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James Harden and the hunt for New York eyeballs

Houston Rockets v Brooklyn Nets Photo by Nathaniel S. Butler/NBAE via Getty Images

Even before the Nets landed James Harden in Wednesday’s blockbuster four-team deal, Brooklyn’s ratings on YES Network were up 18 percent over the first 11 games last year, topping 72,000 viewers. That number is also nearly double what the Nets averaged for a whole season just two years ago, per industry sources.

And as Bob Raissman, of The Daily News notes, three of those games were up against NFL contests and both Kevin Durant and Kyrie Irving have missed games.

And so far, this season, in three national TV games this season, Nets have delivered 8.2 million viewers. Nets-Warriors on Opening Night delivered 2.7 million viewers to TNT; Nets-Celtics on Christmas Day delivered 4.3 million to ABC, and on Wednesday, the Nets-Knicks game delivered a million to TNT.

Then, on Monday, as part of the NBA’s Martin Luther King Day schedule, the Nets “Big Three” are expected to debut on TNT. Good times.

Although fans are still aren’t allowed inside Barclays Center, the Nets are becoming a big draw whenever and wherever they can be seen. Now, with Harden the Nets new headliner, expect more eyeballs. As Sportico reported Friday, the Nets and YES will soon be selling more space around Barclays, all in clear view of the TV cameras, a decision directly related to the Harden trade.

Writes Eben Novy-Williams of Sportico...

Because of pinched budgets during the pandemic, the NBA is allowing broadcasts this season to include virtual ads on the court during games. The Nets and their TV partner, YES Network, originally decided to hold off on selling that space. On Thursday, 24 hours after the team acquired Harden in a blockbuster trade, the two sides reversed course. In a few weeks, advertising partners will have placement on the court during home and away games.

The trade “definitely pushed us quicker to the table,” said Howard Levinson, YES Network’s senior vice president of ad sales. “We were trying to develop a market for it, and now we feel like with this trade, the market will be there.”

(The Nets had already sold space on the tarps that cover empty sections of seats and the endlines to their big partners, Qatar Airlines and Motorola.)

The Harden Effect also effected conventional ad sales. Buyers knew instantly, there was a finite supply of minutes available on the network’s telecasts.

“It’s a supply and demand business,” Levinson said. “If a lot of the calls that we’ve gotten in the past 24 hours translate into the kind of business I think it will, the rates will be going up again. As we sell more, and inventory dwindles, we raise the rates. That’s the plan for right now.”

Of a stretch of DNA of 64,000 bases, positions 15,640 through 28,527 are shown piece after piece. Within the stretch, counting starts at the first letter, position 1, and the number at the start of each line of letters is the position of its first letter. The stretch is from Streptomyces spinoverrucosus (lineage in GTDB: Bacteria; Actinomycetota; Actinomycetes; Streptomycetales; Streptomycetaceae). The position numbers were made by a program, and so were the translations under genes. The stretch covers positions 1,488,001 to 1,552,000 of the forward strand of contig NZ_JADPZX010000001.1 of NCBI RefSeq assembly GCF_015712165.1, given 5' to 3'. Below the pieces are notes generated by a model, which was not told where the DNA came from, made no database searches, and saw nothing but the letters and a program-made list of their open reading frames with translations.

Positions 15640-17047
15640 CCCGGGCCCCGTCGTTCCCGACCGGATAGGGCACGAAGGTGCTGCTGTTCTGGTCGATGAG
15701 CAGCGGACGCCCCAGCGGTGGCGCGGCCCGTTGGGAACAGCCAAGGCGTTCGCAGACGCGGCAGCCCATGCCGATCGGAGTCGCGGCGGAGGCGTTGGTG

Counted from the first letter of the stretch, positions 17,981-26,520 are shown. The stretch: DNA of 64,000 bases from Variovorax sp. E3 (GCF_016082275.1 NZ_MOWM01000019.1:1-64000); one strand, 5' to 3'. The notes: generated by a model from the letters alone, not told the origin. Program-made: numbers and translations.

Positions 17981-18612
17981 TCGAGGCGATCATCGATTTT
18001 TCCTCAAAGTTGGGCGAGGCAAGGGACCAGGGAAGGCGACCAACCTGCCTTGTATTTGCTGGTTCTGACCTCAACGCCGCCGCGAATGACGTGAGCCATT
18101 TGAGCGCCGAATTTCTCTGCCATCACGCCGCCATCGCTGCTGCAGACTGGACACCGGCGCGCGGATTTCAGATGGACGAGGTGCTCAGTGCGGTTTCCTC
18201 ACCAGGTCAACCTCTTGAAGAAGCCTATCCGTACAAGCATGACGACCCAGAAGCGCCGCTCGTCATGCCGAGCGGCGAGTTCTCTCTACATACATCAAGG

There were also more ads to sell, noted Novy-Williams. In a normal year, YES will sell 70 percent of its ads upfront, that is before the season. This year, with so much uncertainty because of the pandemic, YES had half its ad inventory available.

One ad buyer who got in early (at a presumably cheaper rate than those now arriving) said he’s happy with the way things have worked out.

“We are thoughtful when selecting our partners, knowing the strength of their consumer brands and local fan base in each market,” Andrew Sneyd, senior vice president of brand at FanDuel, said in a statement. “The trade yesterday is incredibly exciting for the Nets, Net’s fans, YES, and FanDuel.”

Winning cures everything but as Raismann notes, if Irving and Harden, in particular, become problems, it literally could be a turnoff for TV viewers.

Not so fast. Again, is this going to be a circus or must-see basketball? If viewers are turned off by any antics, like Irving pulling an extended Houdini (he was expected to be in the lineup on Saturday), this will make it harder for eyeballs to relate to and watch the Nets.

The once highly likeable team made up of young over-achieving players acquired by the Mastermind, Sean Marks, is gonzo. Now the Nets are known for their high-ticket mercenaries. Reminds us of another YES product, the big-ticket Yankees. Their loyalists cherish the mega contract, win at all cost acquisitions. Will Nets fans feel the same?

What’s a good number for all, from ownership to ad buyers to fans? Raismann thinks 100,000 viewers a night is a good number. Watch this space.